Self-employment is incredibly common these days. In fact, according to the Bureau of Labor Statistics, by the year 2026, a whopping 10 million Americans will count themselves as self-employed.
While this inevitably means more professional freedom and unlimited earning potential for many workers, it also has another consequence: It can be harder to get a mortgage loan.
Don’t fret, though. If you’re an entrepreneur, self-employed professional, or just toying with the idea of becoming one, you can still buy or refinance a home. The process will just be slightly different than you’re likely used to. Here’s what you need to know.
How the self-employed can get a mortgage
The majority of mortgage loans base their underwriting processes on documents like tax returns, pay stubs, and W-2s. Unfortunately, if you’re self-employed, some of these items just aren’t available (i.e., W-2s and pay stubs), while others (tax returns) don’t accurately portray how much you make due to write-offs and deductions.
Because of this, getting a mortgage can look a little bit different once you strike out on your own professionally.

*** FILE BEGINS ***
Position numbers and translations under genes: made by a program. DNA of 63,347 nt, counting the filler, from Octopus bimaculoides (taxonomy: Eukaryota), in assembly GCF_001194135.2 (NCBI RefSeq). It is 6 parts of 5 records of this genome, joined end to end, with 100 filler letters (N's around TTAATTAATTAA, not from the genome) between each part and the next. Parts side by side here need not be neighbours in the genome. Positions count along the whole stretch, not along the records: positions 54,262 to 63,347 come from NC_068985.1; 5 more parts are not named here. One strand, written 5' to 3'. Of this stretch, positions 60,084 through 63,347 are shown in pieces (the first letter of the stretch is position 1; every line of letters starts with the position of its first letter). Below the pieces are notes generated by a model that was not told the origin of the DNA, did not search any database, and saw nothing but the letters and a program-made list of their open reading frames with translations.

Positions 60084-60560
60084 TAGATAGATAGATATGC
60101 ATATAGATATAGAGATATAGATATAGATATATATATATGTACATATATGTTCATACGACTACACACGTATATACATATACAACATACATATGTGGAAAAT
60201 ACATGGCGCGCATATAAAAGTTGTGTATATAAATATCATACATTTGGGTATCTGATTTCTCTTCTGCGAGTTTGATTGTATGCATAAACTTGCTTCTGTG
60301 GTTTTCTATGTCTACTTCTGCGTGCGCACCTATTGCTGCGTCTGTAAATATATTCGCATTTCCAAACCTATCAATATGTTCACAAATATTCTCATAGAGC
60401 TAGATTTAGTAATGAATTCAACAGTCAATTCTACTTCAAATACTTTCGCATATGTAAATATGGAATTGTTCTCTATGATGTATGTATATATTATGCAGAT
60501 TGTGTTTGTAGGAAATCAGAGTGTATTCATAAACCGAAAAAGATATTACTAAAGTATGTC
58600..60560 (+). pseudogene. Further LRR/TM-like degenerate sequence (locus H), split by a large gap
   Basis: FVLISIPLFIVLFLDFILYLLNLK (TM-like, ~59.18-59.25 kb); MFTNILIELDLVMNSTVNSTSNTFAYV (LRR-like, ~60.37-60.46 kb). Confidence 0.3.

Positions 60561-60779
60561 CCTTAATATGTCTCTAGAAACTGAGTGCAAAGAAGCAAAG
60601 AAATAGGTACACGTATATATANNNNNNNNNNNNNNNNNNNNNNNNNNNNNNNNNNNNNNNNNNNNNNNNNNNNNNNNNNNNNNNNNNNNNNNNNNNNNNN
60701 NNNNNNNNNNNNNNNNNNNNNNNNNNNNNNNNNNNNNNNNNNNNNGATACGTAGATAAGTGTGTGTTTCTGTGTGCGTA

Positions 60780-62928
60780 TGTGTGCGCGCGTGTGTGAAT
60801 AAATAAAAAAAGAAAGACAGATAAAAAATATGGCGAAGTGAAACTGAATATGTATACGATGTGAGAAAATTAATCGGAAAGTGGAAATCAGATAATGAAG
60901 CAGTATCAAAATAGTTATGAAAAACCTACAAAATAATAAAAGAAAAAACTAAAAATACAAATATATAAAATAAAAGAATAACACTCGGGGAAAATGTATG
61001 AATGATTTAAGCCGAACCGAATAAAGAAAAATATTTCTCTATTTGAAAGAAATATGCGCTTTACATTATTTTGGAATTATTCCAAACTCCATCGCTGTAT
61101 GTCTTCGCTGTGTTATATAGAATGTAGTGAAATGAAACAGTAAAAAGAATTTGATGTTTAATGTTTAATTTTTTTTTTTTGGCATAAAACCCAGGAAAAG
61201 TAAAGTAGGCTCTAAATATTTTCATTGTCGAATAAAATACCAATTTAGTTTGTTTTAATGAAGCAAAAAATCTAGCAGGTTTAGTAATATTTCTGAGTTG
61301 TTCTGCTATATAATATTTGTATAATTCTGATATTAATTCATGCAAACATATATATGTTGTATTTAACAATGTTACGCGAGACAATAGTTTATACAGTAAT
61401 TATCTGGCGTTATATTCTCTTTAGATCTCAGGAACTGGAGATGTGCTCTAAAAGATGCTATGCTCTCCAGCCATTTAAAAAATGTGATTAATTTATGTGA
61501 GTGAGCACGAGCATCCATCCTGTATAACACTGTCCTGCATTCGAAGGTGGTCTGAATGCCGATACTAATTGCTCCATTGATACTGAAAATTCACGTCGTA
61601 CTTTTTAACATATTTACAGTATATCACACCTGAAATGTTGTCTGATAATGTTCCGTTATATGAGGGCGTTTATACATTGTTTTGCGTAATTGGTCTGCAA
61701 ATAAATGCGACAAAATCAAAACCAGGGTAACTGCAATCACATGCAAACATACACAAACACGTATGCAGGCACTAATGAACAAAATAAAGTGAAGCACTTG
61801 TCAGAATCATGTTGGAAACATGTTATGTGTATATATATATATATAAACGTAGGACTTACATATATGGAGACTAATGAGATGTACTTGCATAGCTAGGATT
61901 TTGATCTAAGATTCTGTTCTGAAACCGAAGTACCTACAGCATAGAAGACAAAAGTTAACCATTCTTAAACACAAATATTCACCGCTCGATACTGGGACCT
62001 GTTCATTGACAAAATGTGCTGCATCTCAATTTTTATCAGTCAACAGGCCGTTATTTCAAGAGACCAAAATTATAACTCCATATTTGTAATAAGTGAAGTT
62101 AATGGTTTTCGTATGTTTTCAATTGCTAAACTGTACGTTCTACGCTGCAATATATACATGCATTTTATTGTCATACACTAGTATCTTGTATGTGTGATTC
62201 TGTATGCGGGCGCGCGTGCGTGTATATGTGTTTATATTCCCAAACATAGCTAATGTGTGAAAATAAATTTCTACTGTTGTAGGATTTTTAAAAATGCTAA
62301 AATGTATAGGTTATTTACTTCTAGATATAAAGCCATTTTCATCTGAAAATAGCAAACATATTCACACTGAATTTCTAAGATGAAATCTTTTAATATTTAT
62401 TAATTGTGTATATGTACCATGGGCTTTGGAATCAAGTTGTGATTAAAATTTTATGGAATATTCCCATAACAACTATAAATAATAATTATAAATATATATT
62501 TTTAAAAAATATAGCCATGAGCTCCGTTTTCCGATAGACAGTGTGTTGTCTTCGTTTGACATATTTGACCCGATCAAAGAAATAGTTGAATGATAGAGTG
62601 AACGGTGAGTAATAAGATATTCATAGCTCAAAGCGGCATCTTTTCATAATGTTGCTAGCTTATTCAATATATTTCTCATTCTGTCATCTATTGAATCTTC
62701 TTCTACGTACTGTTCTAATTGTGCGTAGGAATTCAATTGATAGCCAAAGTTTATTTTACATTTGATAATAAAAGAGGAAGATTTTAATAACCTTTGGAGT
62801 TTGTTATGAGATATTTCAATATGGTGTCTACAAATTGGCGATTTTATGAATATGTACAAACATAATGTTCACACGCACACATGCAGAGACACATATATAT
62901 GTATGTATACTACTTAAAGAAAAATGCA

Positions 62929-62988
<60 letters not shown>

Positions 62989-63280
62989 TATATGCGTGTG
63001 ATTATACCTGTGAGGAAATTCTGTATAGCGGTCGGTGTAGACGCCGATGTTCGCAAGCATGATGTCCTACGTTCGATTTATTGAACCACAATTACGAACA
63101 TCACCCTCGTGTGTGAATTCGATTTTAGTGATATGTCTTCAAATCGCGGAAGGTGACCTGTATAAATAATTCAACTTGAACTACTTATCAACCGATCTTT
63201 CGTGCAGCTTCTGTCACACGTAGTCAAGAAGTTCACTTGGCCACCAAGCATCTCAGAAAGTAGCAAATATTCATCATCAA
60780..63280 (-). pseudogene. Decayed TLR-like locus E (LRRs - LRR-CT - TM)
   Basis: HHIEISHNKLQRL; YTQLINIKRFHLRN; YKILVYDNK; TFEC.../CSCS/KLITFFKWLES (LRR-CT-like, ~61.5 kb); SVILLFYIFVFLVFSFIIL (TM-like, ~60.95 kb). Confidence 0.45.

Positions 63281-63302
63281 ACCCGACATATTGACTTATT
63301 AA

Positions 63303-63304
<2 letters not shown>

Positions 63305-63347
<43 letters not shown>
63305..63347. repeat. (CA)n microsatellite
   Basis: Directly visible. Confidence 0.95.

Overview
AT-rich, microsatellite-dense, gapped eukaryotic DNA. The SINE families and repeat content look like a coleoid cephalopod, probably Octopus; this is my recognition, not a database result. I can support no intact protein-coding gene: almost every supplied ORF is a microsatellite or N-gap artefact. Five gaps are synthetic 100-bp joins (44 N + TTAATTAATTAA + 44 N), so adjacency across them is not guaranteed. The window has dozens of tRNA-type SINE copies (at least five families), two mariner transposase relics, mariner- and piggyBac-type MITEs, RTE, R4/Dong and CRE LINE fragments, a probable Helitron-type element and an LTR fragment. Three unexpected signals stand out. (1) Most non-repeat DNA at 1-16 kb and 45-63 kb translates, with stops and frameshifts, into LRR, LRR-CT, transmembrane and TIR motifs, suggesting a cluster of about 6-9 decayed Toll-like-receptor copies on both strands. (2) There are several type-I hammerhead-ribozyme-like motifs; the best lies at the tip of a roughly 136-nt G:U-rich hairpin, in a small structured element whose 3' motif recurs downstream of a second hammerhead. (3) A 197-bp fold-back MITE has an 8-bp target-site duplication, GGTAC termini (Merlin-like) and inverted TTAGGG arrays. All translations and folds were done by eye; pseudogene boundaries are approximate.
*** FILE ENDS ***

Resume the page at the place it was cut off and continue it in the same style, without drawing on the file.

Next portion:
For one, your lender will need to establish some sort of income trend. Since there are no pay stubs or W-2s to rely on, they’ll want to see the last 12 to 24 months of business bank account statements to gauge your average monthly income. Copies of some recent client invoices, as well as any 1099s you received for contracting work, will also help.
They’ll also likely want a profit and loss statement for your business (year-to-date), as well as any professional licenses or certifications you hold.
How to help your chances
Want to improve your shot at getting a mortgage as an enterpreneur or self-employed pro? Having all your documentation ready to go can help, as can having a good credit score.
A great credit score will offset some of the added risk you present as a self-employed borrower and could potentially get you a lower interest rate too
Paying yourself a regular salary is also a smart strategy, as it makes it easy for lenders to see exactly how much you take in each month and how much you can afford to spend on your mortgage.
Finally, increasing your down payment and having plenty in cash reserves are also good strategies when you’re self-employed. These both reduce the risk of you defaulting on the loan and can make a lender more likely to qualify you. (If you choose this route, aim for at least six to 12 months of reserves).
Self-employed and buying or refinancing a home?
Reach out to Park Cities to today to see what mortgage options you have as an entrepreneur or self-employed professional. We’re here to help.
Park Cities Mortgage is an Equal Housing Opportunity lender. Sponsored by NTFN, Inc. 5950 Sherry Lane, Suite 230, Dallas, TX 75225 | NTFN NMLS 75333.